• Attendees listen to keynote addresses during the third annual AFCEA International TechNet Augusta conference, which wraps up Thursday. Photo by Mike Carptenter
     Attendees listen to keynote addresses during the third annual AFCEA International TechNet Augusta conference, which wraps up Thursday. Photo by Mike Carptenter

Cyber Capabilities to Protect the DODIN Could Entice Interesting Work Force

August 26, 2015
By Sandra Jontz
E-mail About the Author

TechNet Augusta 2015

The SIGNAL Magazine Show Daily

Day 2

Uncle Sam wants you—especially unicorns, leprechauns or something in between.

As the U.S. Defense Department revamps the way it protects its critical infrastructures and networks from emerging cyberthreats, military leaders want to reshape their work force and attract to their ranks highly specialized experts, including coveted data scientists.

“I believe we have a significant deficit in the ability to do the data analytics because our work force has not developed personnel with the kind of skills I think that data scientists need,” Maj. Gen. John Baker, USA, commanding general of 7th Signal Command, said during AFCEA International’s third annual TechNet Augusta conference in Georgia. “What we’re looking for ... is either a unicorn or leprechaun, or a mix of the two. We’re looking for somebody with exquisite operational skills who has a definitive understanding of statistics, laced with some ability of economics and is a super coder to boot. Those people exist, but for the most part, they do not work for the United States Army.”

Recruiting and retaining a highly skilled work force goes hand-in-hand with leveraging technologies to protect the key Department of Defense Information Network (DODIN), said Gen. Baker, a panelist addressing how to develop cyber capacity for the network. The three-day TechNet Augusta conference wraps up Thursday.

“In terms of keeping that talent, once you have grown it, I absolutely want to be the command of choice for people who want to serve in our Army,” Gen. Baker continued. “I certainly can’t compete with compensation, but I can compete on the basis of having responsibility, having authority, having a good climate and knowing that you are, in fact, working very hard in support of our Army and our Army’s efforts to secure our country.”

The government and private sector will continue to jockey for talent for the foreseeable future because of the ongoing shortage of talented personnel, said panelist John Klebonis, vice president of federal government customer service for AT&T. “I do think there can be a happy medium of the industry partnership, those who serve and contractors,” he said.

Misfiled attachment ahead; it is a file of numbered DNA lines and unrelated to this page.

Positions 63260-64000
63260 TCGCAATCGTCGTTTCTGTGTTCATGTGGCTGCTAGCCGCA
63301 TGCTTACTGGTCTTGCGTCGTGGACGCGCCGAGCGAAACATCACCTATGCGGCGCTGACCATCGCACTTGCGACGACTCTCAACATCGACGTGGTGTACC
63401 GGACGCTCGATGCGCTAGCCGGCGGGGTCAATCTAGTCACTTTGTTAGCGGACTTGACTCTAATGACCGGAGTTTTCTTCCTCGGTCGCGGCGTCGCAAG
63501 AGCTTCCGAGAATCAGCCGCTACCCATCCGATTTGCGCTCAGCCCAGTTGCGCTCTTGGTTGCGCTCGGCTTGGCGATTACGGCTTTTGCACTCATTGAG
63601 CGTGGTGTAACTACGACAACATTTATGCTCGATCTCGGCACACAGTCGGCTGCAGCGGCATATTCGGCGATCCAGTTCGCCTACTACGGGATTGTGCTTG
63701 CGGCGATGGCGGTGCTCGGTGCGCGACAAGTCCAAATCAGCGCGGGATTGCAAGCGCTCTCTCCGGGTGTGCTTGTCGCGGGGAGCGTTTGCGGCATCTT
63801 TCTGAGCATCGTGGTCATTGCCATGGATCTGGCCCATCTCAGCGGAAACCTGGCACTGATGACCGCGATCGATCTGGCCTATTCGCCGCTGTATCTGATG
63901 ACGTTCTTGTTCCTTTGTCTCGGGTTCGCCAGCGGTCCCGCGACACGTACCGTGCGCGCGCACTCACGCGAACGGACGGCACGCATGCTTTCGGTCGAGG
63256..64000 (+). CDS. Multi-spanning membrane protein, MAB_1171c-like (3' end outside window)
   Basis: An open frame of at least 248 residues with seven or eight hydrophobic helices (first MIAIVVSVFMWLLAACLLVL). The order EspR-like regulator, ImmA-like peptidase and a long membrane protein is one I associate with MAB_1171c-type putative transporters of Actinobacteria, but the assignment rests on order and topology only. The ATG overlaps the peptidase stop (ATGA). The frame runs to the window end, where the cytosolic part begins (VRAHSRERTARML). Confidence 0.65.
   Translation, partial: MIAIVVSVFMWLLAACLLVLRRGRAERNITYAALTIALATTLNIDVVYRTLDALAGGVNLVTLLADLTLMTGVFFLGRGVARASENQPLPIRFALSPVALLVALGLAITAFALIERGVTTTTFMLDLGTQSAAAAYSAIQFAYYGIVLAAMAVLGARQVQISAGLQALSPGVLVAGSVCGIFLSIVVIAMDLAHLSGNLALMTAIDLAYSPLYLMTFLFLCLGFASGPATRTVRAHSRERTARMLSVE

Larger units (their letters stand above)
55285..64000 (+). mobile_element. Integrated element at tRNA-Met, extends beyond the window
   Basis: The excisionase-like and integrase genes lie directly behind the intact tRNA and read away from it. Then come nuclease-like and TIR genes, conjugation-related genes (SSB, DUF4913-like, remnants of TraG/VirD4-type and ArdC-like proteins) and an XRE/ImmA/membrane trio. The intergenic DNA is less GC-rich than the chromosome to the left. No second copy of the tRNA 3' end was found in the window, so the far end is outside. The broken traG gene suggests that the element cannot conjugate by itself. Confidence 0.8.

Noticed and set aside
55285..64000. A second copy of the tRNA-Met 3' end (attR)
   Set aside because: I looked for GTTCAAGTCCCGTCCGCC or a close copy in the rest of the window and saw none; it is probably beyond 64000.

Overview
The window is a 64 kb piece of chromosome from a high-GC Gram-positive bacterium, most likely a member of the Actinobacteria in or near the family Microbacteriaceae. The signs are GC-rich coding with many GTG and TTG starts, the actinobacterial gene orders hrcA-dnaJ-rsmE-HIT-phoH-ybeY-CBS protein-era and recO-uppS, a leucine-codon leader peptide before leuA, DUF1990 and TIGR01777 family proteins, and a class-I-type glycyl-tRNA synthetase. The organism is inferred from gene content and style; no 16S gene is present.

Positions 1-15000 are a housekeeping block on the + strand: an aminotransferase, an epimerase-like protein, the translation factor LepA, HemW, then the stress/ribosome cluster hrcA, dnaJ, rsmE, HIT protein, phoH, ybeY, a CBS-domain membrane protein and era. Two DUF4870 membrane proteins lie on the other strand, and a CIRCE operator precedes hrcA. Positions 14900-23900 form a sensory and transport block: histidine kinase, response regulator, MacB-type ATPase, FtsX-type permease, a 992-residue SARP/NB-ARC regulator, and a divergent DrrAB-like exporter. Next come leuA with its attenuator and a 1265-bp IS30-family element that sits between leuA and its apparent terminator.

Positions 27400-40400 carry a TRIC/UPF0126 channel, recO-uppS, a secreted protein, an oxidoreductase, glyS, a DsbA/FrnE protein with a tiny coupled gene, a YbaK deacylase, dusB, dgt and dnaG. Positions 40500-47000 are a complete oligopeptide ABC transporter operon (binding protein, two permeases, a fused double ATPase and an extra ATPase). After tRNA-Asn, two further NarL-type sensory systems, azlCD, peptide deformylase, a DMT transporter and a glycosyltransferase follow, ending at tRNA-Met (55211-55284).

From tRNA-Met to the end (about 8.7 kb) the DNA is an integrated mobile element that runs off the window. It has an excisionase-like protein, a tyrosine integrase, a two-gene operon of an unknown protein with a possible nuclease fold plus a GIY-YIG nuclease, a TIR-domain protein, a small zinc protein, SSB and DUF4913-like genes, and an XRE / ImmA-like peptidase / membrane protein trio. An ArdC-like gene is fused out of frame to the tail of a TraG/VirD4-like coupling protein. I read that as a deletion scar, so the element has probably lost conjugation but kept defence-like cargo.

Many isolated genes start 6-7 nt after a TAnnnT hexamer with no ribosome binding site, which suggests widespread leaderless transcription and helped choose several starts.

Securing the network requires the precarious act of balancing risk with opportunities, Gen. Baker said. “It also means we’ve really got to study the threat that comes against us in multiple ways, [adversaries’] intentions and their growing capabilities, and the best way to deter them from disrupting the DODIN.

“We must be cognizant of the fact that the days are long gone when we thought … that we possessed superiority in the cyber domain,” Gen. Baker said. “Routinely, we must be prepared to defeat our adversaries who have as much sophistication as we have and are relentless in their desire to disrupt our operations.”

The nature of cyberthreats, and not the emergence of new technologies, propelled the federal government to seek solutions to protect its networks; from leveraging improved hardware systems to undertaking a major cultural shift to creating the next generation of cyber warriors that includes mingling military disciplines of the signal corps, cyber, electronic warfare and others—a monumental tasking the military has dubbed “convergence.”

More than two decades of war and fiscal constraints hamstrung modernization of some networks, particularly the Secret Internet Protocol Router Network, or SIPRNet, Gen. Baker said.

“We have invested in our [Non-Secure Internet Protocol Router] infrastructure in a tremendous way for decades, and continue to do so,” Gen. Baker said. “We have not invested as heavily in our SIPR architecture, but are doing so now, recognizing with 14 years of combat experience the necessity to prioritize our SIPR capacity from an operational perspective.

“Really, the SIPR is the crown jewel of our DODIN enterprise, and we are now embarked on a campaign to do work on modernizing our SIPR architecture over the coming years. But it obviously has to compete for resources like anything else.”

There are solutions available to help reduce the cost of modernizing the secret network, offered John Schleifer, vice president and chief technology officer at L-3 National Security Solutions. The NSA, for example, has a program called Commercial Solutions for Classified and there are a number of companies offer solutions.

The emerging technology landscape right now, which includes mobile, cloud, big data, the Internet of Things, and social media, pose new challenges to organizations and departments on how they enable the work force to access data and how they want to protect their networks, said Schleifer, a former Army signal officer.

Protection concept must go beyond securing network perimeters, Klebonis offered. Cybersecurity will include protecting the applications themselves within the network as well. 

This article was edited from an earlier version on 8/27/15.

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